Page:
At least since flash memories have become inexpensive and most computers can at least read and write to USB sticks without any problems, the floppy disk has practically no market significance and no more applications. However, Sony still sold 12 million units in Japan in 2009 with a market share of 70%, but announced the end of production for March 2011. Verbatim will thus be the last producer of floppy disks, which are mainly sold in the successor states of the former Soviet Union .

Even today there is still a small market for older synthesizers and samplers , as floppy disks were often used for these as storage media for the sound data, e.g. B. the Roland S-50. In contrast to older computers, these musical instruments are still used productively more often. For them there are now drive emulators for replacing the floppy disk drive, which can store up to 100 virtual floppy disks on a USB stick (→ alternatives). With devices that have the option of MIDI dump , the sound data can also be transmitted in this way.


  • From 1991 onwards, Insites floptical drives with 21 MiB storage capacity on special 3.5 ″ floppy disks were used in certain niches. Conventional 3.5 ″ -DD and HD floppy disks could be read and written. The drive was integrated via SCSI , optionally the drive was also bootable. Due to the very high price and the comparatively complicated connection, the system could not establish itself on the mass market.
  • At times, Zip drives (100  MB , later 250 MB and finally 750 MB) were installed as replacement floppy drives in IBM-compatible PCs and, above all, Apple computers . In PCMCIA-enabled laptops and cameras, there was also a smaller version called the Iomega Clik! with 40 MB storage capacity. Especially in DTP region were removable hard drives from SyQuest with initially 44 MB, widespread later up to 270 MB. Despite widespread acceptance, Zip drives could not establish themselves in the long term because they could not keep up with the storage capacity of the writable optical media that were being developed in parallel.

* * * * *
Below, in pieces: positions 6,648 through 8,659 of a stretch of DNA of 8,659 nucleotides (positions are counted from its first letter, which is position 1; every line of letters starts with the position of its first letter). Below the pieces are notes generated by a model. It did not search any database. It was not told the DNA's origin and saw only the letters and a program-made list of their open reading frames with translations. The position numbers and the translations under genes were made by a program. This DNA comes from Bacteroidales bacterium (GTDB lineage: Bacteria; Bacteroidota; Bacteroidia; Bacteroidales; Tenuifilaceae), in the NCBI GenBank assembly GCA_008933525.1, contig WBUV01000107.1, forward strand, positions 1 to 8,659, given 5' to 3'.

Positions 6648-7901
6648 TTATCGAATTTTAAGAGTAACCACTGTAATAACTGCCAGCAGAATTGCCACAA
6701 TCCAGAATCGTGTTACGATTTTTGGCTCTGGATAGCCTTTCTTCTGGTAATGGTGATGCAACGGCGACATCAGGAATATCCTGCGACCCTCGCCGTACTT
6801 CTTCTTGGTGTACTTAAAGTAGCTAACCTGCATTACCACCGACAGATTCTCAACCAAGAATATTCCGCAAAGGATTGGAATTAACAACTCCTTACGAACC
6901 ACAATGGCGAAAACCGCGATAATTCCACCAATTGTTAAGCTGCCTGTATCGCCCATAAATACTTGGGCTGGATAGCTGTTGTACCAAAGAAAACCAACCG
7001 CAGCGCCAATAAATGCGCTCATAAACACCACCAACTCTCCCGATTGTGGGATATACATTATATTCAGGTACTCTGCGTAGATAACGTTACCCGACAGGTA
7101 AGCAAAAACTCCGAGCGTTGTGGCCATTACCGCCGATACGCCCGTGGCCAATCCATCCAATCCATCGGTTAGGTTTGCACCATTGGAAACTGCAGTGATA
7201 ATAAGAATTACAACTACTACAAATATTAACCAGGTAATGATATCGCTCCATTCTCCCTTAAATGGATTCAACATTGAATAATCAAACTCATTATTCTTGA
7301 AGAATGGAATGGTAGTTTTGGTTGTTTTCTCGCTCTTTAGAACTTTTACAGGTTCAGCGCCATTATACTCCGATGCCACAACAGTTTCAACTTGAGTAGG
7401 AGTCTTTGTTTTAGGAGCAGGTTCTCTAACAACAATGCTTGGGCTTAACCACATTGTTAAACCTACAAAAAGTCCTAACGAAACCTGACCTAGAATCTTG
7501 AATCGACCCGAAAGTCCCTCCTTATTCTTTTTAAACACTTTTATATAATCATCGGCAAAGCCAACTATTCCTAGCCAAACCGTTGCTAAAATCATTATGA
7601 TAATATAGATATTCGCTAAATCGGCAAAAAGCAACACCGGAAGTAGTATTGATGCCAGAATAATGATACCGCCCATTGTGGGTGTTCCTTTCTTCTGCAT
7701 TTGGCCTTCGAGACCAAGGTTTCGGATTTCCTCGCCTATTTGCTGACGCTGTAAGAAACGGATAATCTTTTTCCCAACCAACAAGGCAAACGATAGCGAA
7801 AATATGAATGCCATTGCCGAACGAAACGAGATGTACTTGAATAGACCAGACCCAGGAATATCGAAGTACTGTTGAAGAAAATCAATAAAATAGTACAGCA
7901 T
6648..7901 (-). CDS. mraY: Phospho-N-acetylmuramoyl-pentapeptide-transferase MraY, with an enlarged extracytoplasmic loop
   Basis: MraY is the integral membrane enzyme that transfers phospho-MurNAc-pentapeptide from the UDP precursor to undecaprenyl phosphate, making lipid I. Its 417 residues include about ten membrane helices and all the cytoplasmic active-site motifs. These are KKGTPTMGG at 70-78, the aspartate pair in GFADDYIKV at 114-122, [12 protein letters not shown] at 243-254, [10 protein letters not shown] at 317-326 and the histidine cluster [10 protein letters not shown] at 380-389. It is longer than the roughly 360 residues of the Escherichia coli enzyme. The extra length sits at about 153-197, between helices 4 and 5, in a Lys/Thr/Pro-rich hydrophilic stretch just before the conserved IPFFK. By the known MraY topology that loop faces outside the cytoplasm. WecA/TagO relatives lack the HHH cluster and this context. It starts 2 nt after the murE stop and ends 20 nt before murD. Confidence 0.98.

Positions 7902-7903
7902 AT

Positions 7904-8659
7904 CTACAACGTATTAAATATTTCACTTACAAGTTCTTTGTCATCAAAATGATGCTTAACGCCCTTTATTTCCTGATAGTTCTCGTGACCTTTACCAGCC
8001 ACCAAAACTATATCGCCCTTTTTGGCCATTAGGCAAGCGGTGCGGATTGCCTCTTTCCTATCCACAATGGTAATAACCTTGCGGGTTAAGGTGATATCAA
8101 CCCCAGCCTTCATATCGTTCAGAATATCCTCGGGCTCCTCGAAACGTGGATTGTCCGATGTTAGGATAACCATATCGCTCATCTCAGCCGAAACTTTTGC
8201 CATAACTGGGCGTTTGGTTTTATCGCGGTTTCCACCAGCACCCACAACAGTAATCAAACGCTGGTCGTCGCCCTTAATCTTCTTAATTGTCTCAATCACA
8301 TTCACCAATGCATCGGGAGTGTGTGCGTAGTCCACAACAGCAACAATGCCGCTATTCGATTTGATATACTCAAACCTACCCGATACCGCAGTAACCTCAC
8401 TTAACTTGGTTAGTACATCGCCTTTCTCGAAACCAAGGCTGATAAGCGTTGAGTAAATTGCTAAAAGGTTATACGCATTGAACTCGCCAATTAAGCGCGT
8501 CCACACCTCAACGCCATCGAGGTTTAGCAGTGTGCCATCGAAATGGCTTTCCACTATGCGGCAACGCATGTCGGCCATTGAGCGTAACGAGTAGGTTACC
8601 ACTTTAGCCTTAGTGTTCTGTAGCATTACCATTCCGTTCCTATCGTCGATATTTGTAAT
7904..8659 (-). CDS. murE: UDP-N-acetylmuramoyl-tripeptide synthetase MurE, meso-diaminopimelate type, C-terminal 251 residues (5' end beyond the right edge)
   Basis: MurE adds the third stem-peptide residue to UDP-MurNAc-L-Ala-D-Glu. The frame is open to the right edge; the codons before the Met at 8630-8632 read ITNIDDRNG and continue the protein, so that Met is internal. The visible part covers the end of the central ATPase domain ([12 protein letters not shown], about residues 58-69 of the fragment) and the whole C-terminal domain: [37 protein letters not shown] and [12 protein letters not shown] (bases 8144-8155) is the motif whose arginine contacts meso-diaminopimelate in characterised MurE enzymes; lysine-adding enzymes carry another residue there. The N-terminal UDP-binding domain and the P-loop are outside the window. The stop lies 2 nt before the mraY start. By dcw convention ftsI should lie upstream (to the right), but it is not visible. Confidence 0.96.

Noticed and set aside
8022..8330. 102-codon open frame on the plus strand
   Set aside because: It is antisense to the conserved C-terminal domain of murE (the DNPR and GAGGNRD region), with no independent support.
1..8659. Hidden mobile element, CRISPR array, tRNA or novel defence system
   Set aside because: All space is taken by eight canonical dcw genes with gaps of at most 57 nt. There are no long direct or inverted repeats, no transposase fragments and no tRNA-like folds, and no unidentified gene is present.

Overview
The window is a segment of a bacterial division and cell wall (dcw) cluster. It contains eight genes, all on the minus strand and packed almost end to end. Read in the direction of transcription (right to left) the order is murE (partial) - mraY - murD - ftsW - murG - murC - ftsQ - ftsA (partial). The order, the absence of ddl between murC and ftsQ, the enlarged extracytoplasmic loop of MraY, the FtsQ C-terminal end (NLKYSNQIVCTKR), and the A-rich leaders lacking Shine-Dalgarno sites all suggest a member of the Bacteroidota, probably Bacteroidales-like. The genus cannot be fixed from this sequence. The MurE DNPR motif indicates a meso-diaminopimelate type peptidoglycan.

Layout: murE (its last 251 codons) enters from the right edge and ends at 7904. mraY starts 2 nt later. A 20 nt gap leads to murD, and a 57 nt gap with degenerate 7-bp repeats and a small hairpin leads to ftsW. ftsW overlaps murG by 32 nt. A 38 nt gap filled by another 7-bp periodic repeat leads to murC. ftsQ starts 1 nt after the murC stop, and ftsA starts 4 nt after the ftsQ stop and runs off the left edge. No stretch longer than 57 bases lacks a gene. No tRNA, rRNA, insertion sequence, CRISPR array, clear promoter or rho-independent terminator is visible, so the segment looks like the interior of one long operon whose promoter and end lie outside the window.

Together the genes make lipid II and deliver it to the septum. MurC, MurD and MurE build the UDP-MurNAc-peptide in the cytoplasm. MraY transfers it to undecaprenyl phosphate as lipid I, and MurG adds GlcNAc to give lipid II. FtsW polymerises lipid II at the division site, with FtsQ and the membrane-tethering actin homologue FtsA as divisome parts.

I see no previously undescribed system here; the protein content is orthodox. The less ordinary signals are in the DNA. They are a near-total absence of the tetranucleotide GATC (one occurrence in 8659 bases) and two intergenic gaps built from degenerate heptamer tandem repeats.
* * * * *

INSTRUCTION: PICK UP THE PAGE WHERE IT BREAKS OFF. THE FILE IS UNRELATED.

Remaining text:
• The SuperDisk drives (LS120 and LS240) were less successful . In addition to special storage media with servo tracks, normal 3.5 ″ floppy disks with a capacity of 1440 KiB or 720 KiB could also be used, some of which could be read significantly faster than in conventional drives. The 240 MB drive could also store up to 32 MiB on normal 1440 KiB HD floppy disks using special packet writing software.
  • In 1998, Sony tried to replace the current drives with a HiFD floppy disk drive that could read and write floppy disks with 150 MB, from 1999 with 200 MB, and which was compatible with the 1440 KiB HD disk. The data storage version of the MiniDisc (MD-Data) with 140 MB capacity presented by Sony in 1991 and the Hi-MD (300 MB or 1 GB) presented in 2004 were also rarely used as removable media. At MD-Data, this was also due to Sony's restrictive licensing policy, which made the standard unattractive for third-party manufacturers.
  • Also in 1998 Caleb tried in vain to establish itself with UHD144 drives. These could store 144 MB on special floppy disks and also read and write normal 1440 KiB floppy disks.

However, none of these improved versions of the original 3.5 ″ floppy disk drive could become more widespread. In the meantime, they too have become obsolete in terms of storage capacity and speed.

Apple has been shipping its computers without a floppy disk drive since the introduction of the iMac in 1998.

Since 2004/2005, even IBM-compatible PCs have increasingly often no longer have built-in floppy drives. Instead, you can connect external floppy disk drives to the USB interface, but these are not included in the scope of delivery of new devices and often do not support reading and writing of HD floppy disks other than 1440 KiB formatted. Often the necessary controller for floppy drives is still available on the mainboard, so that you can then install a floppy drive yourself. Such controllers on plug-in cards have not been available since the 1990s because the DMA signals of the ISA bus required for this are missing on the PCI bus and also on PCI Express . The floppy disk drive controllers on newer PC mainboards are connected to the processor via the LPC bus ; From a software point of view, LPC is an ISA-compatible bus, which, however, requires fewer lines and does not have any slots.